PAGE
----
Digital Catalogue

TIFF 
Canada on Screen

Toronto International Film Festival Inc. (TIFF) selectively chose 150 essential Canadian moving-image productions to launch an exclusive digital catalogue to showcase the Essential 150 pieces in an immersive and engaging online editorial experience.

Team
1 Web Designer
1 UX + Interaction Designer
2 Developers

Team
1 Creative Director
1UX Designer
1 UI/UX Designer

Role
UX + Interaction Designer

Challenge 

Create an experience that delights and encourages discovery, through an immersive and engaging experience.

Challenge 

There is little emotional benefit communicated through the current buy-flow, and little messaging about why one travel insurance is different from its competitors. Current travel insurance purchase sites are transaction oriented, and are functionally undifferentiated from one another.

Solution

Working with the design provided by the TIFF team, we created a microsite that was rich in animation and interaction.

Solution

Design a new buy-flow interface that substantially differentiates it from other competitors by implementing a more humanistic purchasing experience, and a greater sense of personal customization and individualism.

UX Assessment 

Before diving into interaction there was a pain point the TIFF design team shared with us and was looking to our expertise in UX to address it.

The problem we looked at was present within an Article page where the user, after consuming the content, would be looking to explore further articles. In the initial wires there were simply too many options available creating choice paralysis and breaking a very important UX principle.

The time it takes to make a decision increases with the number and complexity of choices.

— Hick’s Law

explore

In order to address this we sought to look at two ways in which to help the user navigate articles as well as the categories.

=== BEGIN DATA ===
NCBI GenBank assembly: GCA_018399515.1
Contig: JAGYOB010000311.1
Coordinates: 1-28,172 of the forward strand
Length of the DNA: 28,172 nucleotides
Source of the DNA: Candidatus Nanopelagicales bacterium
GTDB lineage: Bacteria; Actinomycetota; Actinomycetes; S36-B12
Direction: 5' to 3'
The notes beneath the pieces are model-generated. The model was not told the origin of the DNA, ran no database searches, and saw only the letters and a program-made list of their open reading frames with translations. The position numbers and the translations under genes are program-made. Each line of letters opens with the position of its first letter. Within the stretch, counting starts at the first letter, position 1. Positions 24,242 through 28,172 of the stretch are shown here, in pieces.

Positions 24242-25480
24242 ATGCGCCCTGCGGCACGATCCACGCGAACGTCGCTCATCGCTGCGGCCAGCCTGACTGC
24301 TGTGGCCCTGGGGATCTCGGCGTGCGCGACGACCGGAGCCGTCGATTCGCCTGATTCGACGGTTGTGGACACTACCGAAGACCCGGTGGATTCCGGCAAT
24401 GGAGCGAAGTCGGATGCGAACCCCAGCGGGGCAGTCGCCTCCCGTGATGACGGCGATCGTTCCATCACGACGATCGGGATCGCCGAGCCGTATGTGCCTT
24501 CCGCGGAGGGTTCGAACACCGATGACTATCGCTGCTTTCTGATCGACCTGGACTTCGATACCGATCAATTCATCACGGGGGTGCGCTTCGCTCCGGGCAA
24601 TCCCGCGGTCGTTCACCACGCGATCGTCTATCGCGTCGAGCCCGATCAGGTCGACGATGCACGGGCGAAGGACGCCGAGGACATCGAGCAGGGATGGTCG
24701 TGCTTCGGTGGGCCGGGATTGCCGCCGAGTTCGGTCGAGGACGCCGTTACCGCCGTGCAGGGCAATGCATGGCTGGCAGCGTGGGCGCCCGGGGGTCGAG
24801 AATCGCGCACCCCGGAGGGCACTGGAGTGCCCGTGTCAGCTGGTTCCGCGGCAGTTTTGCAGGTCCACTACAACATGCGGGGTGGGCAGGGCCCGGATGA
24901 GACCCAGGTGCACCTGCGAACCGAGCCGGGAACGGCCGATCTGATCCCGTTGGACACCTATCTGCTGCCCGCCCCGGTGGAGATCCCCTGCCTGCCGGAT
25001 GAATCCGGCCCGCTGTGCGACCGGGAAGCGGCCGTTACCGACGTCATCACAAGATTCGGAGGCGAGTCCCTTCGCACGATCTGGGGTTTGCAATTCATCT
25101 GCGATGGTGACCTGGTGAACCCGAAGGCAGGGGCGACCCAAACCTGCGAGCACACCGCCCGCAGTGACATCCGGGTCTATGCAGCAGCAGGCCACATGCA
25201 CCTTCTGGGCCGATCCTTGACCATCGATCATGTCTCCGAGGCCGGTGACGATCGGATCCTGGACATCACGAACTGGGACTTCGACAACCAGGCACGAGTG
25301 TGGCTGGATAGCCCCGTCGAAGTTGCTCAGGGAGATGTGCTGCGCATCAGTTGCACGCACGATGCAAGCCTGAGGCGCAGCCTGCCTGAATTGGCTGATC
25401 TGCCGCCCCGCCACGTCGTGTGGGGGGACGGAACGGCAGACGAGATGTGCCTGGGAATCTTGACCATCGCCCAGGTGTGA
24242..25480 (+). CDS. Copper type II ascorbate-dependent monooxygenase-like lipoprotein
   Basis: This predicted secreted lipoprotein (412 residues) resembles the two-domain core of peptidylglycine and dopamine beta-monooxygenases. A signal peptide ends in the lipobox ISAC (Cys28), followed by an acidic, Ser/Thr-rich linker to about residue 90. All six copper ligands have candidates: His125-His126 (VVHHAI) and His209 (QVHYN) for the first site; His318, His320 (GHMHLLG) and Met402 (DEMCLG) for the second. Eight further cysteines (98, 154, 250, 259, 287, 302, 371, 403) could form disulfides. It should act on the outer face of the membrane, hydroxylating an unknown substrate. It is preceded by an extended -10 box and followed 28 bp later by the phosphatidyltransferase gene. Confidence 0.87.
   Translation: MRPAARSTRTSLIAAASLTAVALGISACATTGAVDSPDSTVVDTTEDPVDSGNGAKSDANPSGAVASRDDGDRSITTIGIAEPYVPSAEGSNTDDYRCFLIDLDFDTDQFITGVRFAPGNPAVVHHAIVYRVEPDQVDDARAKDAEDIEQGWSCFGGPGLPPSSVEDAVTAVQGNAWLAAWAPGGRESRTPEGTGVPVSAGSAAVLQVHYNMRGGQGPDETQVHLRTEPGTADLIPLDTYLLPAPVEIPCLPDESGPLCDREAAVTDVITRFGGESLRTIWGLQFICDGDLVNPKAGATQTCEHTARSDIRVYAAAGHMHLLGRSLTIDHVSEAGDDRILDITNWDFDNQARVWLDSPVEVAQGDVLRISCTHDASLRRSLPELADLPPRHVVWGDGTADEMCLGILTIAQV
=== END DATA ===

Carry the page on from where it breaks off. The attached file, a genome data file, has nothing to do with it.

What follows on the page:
1. Reducing the number of choices.
    This was achieved by displaying only 4 related articles, and we leveraged the taxonomy of each article by creating an algorithm that would display articles based on the values provided by the TIFF team.

  2. Alternate navigation system.
    Since there wasn’t a global navigation system throughout the microsite nor a desire to include one, we decided to implement one at the lower levels of the site. This allows the user to navigate through higher level content right within an article.

These two changes gives users two different and clear paths with which to continue their exploration of the catalogue.

The image here, shows the exploration we took in revamping the whole navigation system, but was ultimately condensed to only include the most pertinent pieces in displaying Prev/Next Articles, and View Categories.

navigation

Interaction Design

We sought ways to bring this site to life with animations, effects and add interactivity in places where they add value to the overall user experience.

When creating an animation language it’s important that I match it to the visual identity present. I do so by defining the mood, personality and tempo; creating a consistent and cohesive language that complements the site’s look and feel.

Mood
edgy, dynamic, surprising

Personality
hand-drawn, organic but not crafty, personal, fashion-inspired